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Collision theory

Introduction of collision theory

According to this theory, a chemical reaction only takes place when two reacting molecules collide with sufficient kinetic energy. The reacting molecules collide with each other to perform a reaction. But not all the collisions are effective. When the reacting molecules collides with proper orientation and with sufficient kinetic energy, then a chemical reaction takes place.

Explanation

For productive collisions, the reacting molecules must:

  1. collide with proper orientation
  2. posses sufficient kinetic energy.

Collision with proper orientation

Let us consider a simple reaction where hydrogen and chlorine reacts to form hydrogen chloride gas.

H2 + Cl2 → 2HCl

A chemical reaction happens when the bond between two hydrogen atoms (H-H) or two oxygen atoms (Cl-Cl) breaks and a new bond forms between a hydrogen and chlorine atom (H-Cl). Before a productive collision the reacting molecules must posses sufficient kinetic energy. The collisions with less kinetic energy will be ineffective and will not perform any reaction to proceed. Thus the reacting molecules will simply bounce off from one another. The figure below shows the energy that a reacting molecules must posses to perform a reaction.

By Community College Consortium for Bioscience Credentials (Own work) [CC BY 3.0 (http://creativecommons.org/licenses/by/3.0)], via Wikimedia Commons

The sufficient energy that is necessary for the reacting molecules to react with each other is known as activation energy (Ea).

Collision with proper orientation

A chemical reaction only happens when two reacting molecules collide with proper orientation. Proper orientation means in such a way that can lead to the breaking of existing bond and forming of the new bond.

Collision theory and reaction rate

Let us consider a simple reaction

A + B → C + D

Considering the postulates of collision theory, the rate of the reaction can be written as:

rate = f x p x z

Here f = fraction of molecules posses sufficient kinetic energy
p = probable fraction of effective collision
z = collision frequency.

Calculation of rate constant

The reaction rate increases with the increase of temperature. As for example: reaction rate doubles with an increase of temperature by 100c. Again kinetic energy of a gas increases with increase of temperature. That means, reacting molecules will acquire more kinetic energy to get over the energy barrier with the increase of temperature. So, we can say that when temperature increases, the kinetic energy increases and the reaction rate increases.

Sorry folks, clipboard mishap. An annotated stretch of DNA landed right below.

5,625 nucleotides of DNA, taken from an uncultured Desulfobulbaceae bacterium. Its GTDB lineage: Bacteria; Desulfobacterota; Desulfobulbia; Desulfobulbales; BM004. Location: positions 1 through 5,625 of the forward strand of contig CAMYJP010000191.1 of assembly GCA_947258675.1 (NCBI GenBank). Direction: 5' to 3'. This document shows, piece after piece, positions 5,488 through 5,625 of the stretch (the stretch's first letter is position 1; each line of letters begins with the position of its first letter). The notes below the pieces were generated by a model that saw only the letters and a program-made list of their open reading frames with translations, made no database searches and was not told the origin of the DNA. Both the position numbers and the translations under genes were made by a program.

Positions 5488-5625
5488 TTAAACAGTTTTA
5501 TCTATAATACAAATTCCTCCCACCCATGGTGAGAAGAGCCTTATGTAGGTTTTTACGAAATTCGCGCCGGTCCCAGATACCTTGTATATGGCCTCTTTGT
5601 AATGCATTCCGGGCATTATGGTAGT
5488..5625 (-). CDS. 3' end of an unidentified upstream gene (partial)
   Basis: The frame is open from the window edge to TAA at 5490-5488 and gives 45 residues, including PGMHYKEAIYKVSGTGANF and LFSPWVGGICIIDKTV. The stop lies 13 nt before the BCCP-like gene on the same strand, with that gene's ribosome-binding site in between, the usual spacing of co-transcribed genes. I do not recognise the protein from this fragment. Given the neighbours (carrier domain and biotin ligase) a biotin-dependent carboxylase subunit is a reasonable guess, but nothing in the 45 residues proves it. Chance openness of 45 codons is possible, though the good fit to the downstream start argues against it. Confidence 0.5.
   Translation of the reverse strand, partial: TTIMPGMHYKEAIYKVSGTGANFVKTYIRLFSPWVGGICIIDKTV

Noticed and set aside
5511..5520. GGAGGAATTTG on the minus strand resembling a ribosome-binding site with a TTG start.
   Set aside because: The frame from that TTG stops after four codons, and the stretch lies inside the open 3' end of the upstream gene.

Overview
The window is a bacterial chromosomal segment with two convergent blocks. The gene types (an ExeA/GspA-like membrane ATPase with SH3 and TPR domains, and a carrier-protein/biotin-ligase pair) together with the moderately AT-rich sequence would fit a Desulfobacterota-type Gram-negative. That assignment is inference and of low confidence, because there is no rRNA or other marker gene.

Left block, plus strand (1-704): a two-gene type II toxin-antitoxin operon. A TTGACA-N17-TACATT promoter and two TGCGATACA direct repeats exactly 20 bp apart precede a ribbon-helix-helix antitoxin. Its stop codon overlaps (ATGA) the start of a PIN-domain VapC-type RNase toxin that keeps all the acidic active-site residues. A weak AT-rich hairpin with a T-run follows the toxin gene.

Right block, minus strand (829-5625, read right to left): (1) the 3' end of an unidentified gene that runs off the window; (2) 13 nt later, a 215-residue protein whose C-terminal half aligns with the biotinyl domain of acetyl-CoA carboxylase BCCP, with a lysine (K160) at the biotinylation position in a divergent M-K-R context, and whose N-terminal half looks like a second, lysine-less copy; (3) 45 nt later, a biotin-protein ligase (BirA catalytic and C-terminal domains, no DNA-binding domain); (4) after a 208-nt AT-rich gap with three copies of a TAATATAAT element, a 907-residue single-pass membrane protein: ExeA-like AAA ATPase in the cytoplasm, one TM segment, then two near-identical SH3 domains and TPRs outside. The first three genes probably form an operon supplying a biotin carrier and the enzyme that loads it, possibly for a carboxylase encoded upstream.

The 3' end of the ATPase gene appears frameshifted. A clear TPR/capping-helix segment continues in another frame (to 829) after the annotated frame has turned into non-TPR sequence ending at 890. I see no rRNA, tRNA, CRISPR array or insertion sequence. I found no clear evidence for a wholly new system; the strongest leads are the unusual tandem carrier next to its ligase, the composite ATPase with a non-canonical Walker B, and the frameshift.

In 1989, Arhenius suggested a relation between the reaction rate and the temperature of a system.

k = A e-Ea/RT.

 Here k = rate constant
A = an experimental value
Ea = activation energy
R = gas constant
T = Kelvin temperature.

Taking logarithm on each side of the Arhenius equation, we can write

\(\ln { k } =\quad -\frac { Ea }{ RT } \quad +\quad \ln { A } \)…………(i) \(\log { A } =\quad -\frac { Ea }{ 2.303 RT } \quad +\quad \log { A } \)

At temperature T1 and the rate constant k1,

\(\ln { { k }_{ 1 } } =\quad -\frac { Ea }{ R{ T }_{ 1 } } \quad +\quad \ln { A } \)………………….(ii)

At temperature T2 and the rate constant k2,

\(\ln { { k }_{ 2 } } =\quad -\frac { Ea }{ R{ T }_{ 2 } } \quad +\quad \ln { A } \)…………………(iii)

Subtracting the equation (ii) from (iii), we get

\(\ln { { k }_{ 2 } } -\quad \ln { { k }_{ 1 } } =\quad \left( -\frac { Ea }{ R{ T }_{ 2 } } \quad +\quad \ln { A } \right) \\ \quad \quad \quad \quad \quad \quad \quad -\quad \left( -\frac { Ea }{ R{ T }_{ 1 } } \quad +\quad \ln { A } \right) \\ \) \(\ln { { k }_{ 2 } } -\quad \ln { { k }_{ 1 } } =\left( -\frac { Ea }{ R{ T }_{ 2 } } \quad +\quad \frac { Ea }{ R{ T }_{ 1 } } \right) \) \(\ln { \frac { { k }_{ 2 } }{ { k }_{ 1 } } } =\quad \frac { { E }_{ a } }{ R } \left[ \frac { 1 }{ { T }_{ 1 } } -\frac { 1 }{ { T }_{ 2 } } \right] \) \(\log { \frac { { k }_{ 2 } }{ { k }_{ 1 } } } =\quad \frac { { E }_{ a } }{ 2.303R } \left[ \frac { 1 }{ { T }_{ 1 } } -\frac { 1 }{ { T }_{ 2 } } \right] \)

From this equation the activation energy Ecan be calculated.

Calculation of Ea from a plot

Equation (ii) can be rewritten as
\(\ln { { k } } =\quad -\frac { Ea }{ R } \quad \left( -\frac { 1 }{ { T } } \right) +\quad \ln { A } \\ \quad \uparrow \quad \quad \quad \uparrow \quad \quad \quad \quad \quad \quad \quad \uparrow \\ \quad y\quad = mx\quad \quad \quad + \quad b\)…………….(iv)

The equation (iv) corresponds to the straight line equation y = mx + b. The two variables in this equation are ln k and 1/T. Plotting these two we get a straight line. From the slop of the line we can calculate Ea.

Limitations of collision theory

Although the collision theory of reaction rate is logical, but it has following limitations:

  • The theory only applies to simple gases and sometime for solution where the reacting species are simple molecules.
  • The expression from the collision theory (Arhenius equation) only applies to simple bimolecular reactions. For complex reactions the experimental value does not match with the calculated one.
  • In this theory only kinetic energy of reacting molecules are considered, while the rotational and vibrational energy are ignored.
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